A mutual fund is a single investment entity that is like a basket of stocks. A single mutual fund actually invests in hundreds, or even thousands, of other stocks. By owning one share of the mutual fund, you actually own a small slice of all these other companies.
How a Mutual Fund Works
As explained above, a mutual fund is a basket of stocks. A mutual fund is an instrument that is created by a mutual fund manager with a specific investing goal in mind. For example, there could be index mutual funds, which mimic major indexes like the S&P500 or the Dow Jones Industrial Average. There are also mutual funds that invest in specific sectors or areas of the market: like small cap stocks or even international stocks.
The fund manager then uses the prospectus as a guide to make investment decisions for the fund. As an owner of a share in the fund, you get a slice of all of the underlying stocks in the fund. You also pay the manager a fee from your investing profits each year (called an expense ratio). If the fund earns dividends or other profits from the underlying investments, it pays those dividends and capital gains to fund shareholders.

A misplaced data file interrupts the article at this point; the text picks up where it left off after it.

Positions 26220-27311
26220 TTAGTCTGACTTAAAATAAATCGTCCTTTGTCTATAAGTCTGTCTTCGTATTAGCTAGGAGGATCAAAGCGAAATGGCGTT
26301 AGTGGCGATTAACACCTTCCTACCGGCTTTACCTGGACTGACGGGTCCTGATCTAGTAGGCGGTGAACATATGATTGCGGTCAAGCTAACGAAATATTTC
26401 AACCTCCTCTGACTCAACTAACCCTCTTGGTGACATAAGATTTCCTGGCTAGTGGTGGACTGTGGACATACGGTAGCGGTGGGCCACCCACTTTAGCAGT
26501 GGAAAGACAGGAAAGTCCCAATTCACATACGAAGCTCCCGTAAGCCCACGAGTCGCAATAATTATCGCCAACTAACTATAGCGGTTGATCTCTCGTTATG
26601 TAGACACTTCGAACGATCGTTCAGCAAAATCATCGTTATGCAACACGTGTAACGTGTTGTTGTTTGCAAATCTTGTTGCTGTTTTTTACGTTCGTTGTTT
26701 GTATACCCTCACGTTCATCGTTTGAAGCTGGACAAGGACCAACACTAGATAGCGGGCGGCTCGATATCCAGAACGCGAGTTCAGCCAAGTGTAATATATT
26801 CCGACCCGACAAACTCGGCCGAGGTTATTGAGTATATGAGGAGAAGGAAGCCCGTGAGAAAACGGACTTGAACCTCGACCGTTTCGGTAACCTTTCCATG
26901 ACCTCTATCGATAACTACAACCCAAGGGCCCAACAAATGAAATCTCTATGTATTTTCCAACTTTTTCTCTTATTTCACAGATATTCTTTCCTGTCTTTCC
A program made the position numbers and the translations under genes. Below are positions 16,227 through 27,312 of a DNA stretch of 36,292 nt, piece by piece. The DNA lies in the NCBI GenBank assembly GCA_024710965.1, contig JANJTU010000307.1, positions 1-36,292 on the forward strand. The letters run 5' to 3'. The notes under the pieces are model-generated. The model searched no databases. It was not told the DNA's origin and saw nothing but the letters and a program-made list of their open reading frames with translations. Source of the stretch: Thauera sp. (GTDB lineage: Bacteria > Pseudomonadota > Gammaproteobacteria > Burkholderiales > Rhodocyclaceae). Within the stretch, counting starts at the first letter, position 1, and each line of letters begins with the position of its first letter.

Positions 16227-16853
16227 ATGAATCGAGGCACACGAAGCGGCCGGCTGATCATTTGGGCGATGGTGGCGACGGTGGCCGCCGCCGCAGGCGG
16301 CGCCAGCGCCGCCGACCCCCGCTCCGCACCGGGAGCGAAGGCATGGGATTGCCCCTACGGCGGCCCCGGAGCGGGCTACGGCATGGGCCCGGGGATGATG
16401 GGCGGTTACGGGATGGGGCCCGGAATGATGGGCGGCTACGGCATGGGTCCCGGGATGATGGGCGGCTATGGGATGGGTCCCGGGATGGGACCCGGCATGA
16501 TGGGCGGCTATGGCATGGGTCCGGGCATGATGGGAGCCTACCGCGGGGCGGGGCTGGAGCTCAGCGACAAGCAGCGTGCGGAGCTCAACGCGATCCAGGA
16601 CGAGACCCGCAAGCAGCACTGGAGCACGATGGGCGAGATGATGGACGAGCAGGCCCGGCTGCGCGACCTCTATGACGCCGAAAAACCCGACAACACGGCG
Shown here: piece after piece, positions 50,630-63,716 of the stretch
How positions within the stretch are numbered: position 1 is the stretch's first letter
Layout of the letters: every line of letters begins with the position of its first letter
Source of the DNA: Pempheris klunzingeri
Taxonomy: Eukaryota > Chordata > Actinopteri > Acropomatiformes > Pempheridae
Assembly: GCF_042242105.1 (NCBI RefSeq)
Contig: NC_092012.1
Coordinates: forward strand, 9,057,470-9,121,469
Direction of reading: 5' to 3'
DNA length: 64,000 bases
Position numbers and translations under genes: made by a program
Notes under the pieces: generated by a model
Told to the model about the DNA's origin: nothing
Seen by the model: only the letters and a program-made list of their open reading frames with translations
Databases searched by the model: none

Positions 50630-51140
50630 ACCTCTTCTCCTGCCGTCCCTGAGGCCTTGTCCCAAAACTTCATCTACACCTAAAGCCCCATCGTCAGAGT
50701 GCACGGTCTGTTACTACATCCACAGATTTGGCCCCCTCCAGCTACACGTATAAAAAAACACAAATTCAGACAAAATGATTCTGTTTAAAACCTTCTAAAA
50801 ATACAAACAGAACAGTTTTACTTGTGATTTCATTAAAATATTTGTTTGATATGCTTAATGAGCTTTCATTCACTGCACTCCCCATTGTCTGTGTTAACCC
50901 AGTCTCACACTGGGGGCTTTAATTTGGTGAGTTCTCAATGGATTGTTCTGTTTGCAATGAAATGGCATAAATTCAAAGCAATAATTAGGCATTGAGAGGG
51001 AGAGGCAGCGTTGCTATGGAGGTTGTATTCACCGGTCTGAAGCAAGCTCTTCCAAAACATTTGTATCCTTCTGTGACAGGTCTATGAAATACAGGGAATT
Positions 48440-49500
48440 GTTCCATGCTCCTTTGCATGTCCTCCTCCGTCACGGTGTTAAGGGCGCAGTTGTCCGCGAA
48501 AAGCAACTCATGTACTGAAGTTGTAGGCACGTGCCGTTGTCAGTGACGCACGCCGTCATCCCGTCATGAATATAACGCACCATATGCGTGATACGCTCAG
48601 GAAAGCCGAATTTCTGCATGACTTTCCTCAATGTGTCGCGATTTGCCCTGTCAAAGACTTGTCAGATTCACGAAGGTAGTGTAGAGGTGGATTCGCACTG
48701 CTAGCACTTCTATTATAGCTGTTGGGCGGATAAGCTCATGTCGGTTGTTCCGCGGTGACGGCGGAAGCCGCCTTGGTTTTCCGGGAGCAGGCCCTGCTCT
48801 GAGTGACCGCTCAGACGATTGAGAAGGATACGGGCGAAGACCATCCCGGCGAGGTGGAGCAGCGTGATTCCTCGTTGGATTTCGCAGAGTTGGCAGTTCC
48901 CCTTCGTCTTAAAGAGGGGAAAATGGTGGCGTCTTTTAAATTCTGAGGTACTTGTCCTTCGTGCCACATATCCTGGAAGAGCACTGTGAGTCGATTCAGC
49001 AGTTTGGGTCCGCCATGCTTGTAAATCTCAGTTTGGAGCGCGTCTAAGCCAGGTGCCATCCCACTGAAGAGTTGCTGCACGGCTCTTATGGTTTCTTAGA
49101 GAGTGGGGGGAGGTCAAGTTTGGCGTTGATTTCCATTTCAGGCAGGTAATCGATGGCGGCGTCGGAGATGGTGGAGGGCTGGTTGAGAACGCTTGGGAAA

Mutual funds, unlike Exchange Traded Funds (ETFs), only trade once per day, and the end of trading, and their price is calculated based on the prices of the underlying investments.
When To Use It To Invest
Investing in a mutual fund can be a great way to get started investing. Mutual funds can provide low cost ways to diversify a portfolio. For example, if you want a balanced portfolio of 50% stocks and 50% bonds, investing in a stock mutual fund and a bond mutual fund could achieve this for you.
When investing money in a mutual fund, it is important to pay attention to the fees being charged. Index funds, which don’t trade very often, typically have much lower fees than actively managed funds, which tend to trade very frequently. Also, make sure that, if you pick an actively managed fund, you research the fund manager and understand what his investment philosophy is.